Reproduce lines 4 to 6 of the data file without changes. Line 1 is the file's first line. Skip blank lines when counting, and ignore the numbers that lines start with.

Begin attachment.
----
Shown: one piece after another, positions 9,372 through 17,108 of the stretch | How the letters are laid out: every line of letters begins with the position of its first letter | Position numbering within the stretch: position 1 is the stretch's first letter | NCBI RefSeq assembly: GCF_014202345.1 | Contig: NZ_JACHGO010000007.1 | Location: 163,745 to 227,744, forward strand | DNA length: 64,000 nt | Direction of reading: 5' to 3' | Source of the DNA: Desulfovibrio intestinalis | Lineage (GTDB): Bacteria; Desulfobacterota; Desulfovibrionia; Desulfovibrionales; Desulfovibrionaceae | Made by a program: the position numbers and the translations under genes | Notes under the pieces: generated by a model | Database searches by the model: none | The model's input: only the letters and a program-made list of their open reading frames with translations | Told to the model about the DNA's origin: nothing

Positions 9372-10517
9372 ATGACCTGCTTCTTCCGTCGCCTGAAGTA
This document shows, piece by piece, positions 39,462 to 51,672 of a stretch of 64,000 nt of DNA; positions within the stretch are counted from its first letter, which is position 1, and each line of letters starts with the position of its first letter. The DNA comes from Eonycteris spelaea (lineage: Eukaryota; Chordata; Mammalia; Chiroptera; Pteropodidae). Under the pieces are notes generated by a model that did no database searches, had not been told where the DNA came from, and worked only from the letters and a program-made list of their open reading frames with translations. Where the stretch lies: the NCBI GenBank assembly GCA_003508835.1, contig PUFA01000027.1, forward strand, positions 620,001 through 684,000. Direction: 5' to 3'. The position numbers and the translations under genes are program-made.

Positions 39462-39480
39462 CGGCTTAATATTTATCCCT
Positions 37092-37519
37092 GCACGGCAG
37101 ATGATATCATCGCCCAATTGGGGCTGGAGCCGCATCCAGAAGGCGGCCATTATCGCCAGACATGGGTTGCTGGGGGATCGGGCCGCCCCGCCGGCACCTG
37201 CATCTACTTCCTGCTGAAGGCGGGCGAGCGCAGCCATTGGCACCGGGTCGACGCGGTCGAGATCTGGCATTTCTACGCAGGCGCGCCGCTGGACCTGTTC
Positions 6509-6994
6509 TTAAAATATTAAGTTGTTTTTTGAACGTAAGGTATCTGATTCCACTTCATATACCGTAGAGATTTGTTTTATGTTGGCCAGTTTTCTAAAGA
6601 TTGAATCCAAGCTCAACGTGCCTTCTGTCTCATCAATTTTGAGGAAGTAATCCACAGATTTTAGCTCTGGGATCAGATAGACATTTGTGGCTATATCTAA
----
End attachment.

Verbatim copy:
This document shows, piece by piece, positions 39,462 to 51,672 of a stretch of 64,000 nt of DNA; positions within the stretch are counted from its first letter, which is position 1, and each line of letters starts with the position of its first letter. The DNA comes from Eonycteris spelaea (lineage: Eukaryota; Chordata; Mammalia; Chiroptera; Pteropodidae). Under the pieces are notes generated by a model that did no database searches, had not been told where the DNA came from, and worked only from the letters and a program-made list of their open reading frames with translations. Where the stretch lies: the NCBI GenBank assembly GCA_003508835.1, contig PUFA01000027.1, forward strand, positions 620,001 through 684,000. Direction: 5' to 3'. The position numbers and the translations under genes are program-made.

Positions 39462-39480
39462 CGGCTTAATATTTATCCCT